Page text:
Sunday, 17 March 2013

Conclusions and Farewell

Well, it took me several years to get round to going to Nicaragua and I’m very pleased that I finally made it. It was an extraordinary journey. I did very little conventional tourism and although I would have liked to have visited Matagalpa, Estelí, Granada and seen the ruins of León Viejo (the old city destroyed by an earthquake), the point of the trip was not to see sights, but to visit projects, re-establish links between the city councils of Oxford and León, and to make contacts with the university. It was a success on those fronts and also quite a personal adventure. I met some wonderful people.

A post-revolution mural in Martyr's Square, close to the Cathedral
It was also a humbling experience and it makes me appreciate all the more that here in the UK (as in most of Europe) we do not have to worry about earthquakes, hurricanes or volcanic eruptions. There is an infrastructure of support systems and resources, all too easily taken for granted. There are many inspiring people working to improve life over there and they deserve our support.

I wish I had:
·         taken a laptop or ipad. I had imagined that wifi access would be patchy and there would be internet cafes around. Even there, the technology was ahead of me!
·         got round to reading some Nicaraguan literature before I went. On my list now.

I’m glad I took:
·         Myself
·         A camera
·         Avon Skin-so-soft lotion: I will never travel without it to any country with mosquitos.
·         The small gifts that Jane Mercer, fellow volunteer, kindly provided to give out when we visited projects. They were much appreciated.

A view of one volcano while walking down another
Highlights (in no particular order)
·         Finally arriving in León after the very long journey there
·         Lots of brightly coloured houses and seeing volcanoes at the end of streets
·         Seeing volcanoes generally
·         Visiting the “finca”/tropical orchard with Andrés. Lots of my favourite things were just growing on trees…
·        An impromptu performance of a couple of songs from La Misa Campesina in the Nuevas Esperanzas centre: Andrew on trumpet, Leo on guitar and another friend on keyboard
·         The lecture in the Medical School
·         Various meetings with inspirational people: many in café La Rosita, a co-operative business
·         The play park in the city and the happy sound of children playing
·         Meeting the biologists in the Entomological Museum
·         The lovely dance performance by children in the NECAT centre
·         The kindness of Aurora and thee restful weekend at her house with her friends and family and the traditional Nicaraguan meals she cooked
·         Exotic fruit juices
·         Views from the roof of the cathedral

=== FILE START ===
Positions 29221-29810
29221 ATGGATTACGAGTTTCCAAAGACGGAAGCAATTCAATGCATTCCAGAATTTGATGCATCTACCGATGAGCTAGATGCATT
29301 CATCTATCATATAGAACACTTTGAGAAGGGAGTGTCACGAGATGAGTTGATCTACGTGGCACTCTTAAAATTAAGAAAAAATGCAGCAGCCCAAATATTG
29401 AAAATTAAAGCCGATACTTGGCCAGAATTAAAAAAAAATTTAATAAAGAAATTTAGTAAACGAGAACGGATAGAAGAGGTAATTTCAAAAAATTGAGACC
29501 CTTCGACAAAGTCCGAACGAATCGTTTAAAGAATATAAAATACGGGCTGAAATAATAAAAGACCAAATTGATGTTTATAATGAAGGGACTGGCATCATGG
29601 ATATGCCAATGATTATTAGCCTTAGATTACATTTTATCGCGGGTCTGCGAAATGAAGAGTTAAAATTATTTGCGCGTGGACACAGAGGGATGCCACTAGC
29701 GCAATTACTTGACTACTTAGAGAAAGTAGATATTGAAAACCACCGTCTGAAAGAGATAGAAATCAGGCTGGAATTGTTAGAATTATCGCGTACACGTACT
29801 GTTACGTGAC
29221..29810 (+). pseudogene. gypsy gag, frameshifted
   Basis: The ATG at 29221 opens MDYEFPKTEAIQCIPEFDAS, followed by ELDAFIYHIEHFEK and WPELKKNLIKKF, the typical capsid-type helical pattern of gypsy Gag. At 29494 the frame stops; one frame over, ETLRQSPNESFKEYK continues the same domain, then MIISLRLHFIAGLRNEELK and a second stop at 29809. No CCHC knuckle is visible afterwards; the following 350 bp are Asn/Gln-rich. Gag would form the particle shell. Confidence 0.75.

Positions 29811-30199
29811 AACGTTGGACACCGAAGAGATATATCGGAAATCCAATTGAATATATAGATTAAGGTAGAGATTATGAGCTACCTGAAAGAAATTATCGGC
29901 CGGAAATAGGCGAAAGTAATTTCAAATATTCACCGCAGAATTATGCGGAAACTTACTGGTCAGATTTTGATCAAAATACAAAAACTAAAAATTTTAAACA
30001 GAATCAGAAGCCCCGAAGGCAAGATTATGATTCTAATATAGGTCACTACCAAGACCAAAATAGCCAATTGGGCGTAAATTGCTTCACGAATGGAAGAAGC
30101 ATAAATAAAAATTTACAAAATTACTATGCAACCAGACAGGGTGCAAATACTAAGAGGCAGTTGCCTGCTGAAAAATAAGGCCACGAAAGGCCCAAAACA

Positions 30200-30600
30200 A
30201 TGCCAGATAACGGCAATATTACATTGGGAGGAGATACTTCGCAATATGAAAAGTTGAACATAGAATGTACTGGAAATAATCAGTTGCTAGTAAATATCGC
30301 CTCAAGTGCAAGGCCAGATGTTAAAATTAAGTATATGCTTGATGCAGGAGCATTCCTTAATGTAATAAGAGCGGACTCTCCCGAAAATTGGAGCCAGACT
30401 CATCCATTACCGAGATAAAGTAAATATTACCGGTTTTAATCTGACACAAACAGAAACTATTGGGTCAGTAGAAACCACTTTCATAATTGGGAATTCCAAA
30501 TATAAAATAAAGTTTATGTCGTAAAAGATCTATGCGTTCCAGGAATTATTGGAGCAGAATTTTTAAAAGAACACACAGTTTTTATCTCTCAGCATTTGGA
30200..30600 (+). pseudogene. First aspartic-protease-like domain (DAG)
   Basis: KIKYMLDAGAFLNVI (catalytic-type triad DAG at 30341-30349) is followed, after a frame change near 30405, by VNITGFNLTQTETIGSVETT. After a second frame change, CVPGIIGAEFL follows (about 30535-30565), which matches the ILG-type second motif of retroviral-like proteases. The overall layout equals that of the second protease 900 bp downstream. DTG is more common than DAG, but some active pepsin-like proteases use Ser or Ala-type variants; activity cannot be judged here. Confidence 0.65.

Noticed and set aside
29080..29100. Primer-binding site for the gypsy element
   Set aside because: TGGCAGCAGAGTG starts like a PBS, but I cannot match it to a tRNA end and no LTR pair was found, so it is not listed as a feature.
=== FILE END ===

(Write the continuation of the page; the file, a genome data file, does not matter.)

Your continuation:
·         Chatting with the “sons of the revolution” in the Sandanista Museum. They were astonished to hear that we sing La Misa Campesina (Nicaraguan Peasant Mass) every year in Oxford.
·         Sitting in rocking chairs, in the patio of the hotel, having a chat, a drink or eating mangos
·         Conversations with Andrew about geology, water supplies, biodiversity, subsistence farming, arsenic poisoning, geothermal springs, sulphur, building pipelines, bee-keeping, volcanoes, liberation theology, eco-tourism and more… I learned so much
·         Drinking Pimms with Jane and Andrew at their kitchen table
·         Watching pelicans dive into the sea as the sun set over the Pacific at Poneloya Beach
·         Laughter over lunch with Edmundo the Anglophile and Aurora
·         Sitting in the shade at Agua Fria watching people collect their water from the unit built with funds raised by Oxford swimmers
Special thanks to:
·         Giaconda Peres of NECAT for organising and accompanying us to many of the children’s projects
·         Dr Roger Barrios for permitting me to attend his lecture and for showing me round the Medical School
·         Omar Elvir in the Mayor’s Office for receiving us, organising the visit to the Botanical Gardens and for inviting us to the opening of the Cathedral Square
·         Dr Andrés Herrero for the visit to the “Finca” and the opportunity to try such fresh produce, for the trip to the beach, being shown his department and introduced to his colleagues and others in the university and all his help generally
·         Dra Aurora Aragón for her hospitality, for the lifts, for the introductions to so many lovely people
·         Enrique, Leo and Arturo of Nuevas Esperanzas for being so attentive on the trips. Enrique also set up and attended the meeting with the biologists
·         Deborah, Kate and David of Project Opportunity for showing me their projects
·         My fellow delegates: John, Mike, Jo and Pete for their company, mutual support, fun and sharing the adventure

Cafe la Rosita
And most of all to Jane Longley: for her wisdom, patient responses to numerous emails in the run-up to the journey, being so hospitable when we arrived, showing us around, attending meetings and advising us on local issues, loan of her computer to write my blog and conversations about everything. Jane: it was FUN.

If you would like to make a donation to the work of the Oxford León Association and Trust, please see our Just Giving page.

¡Viva León!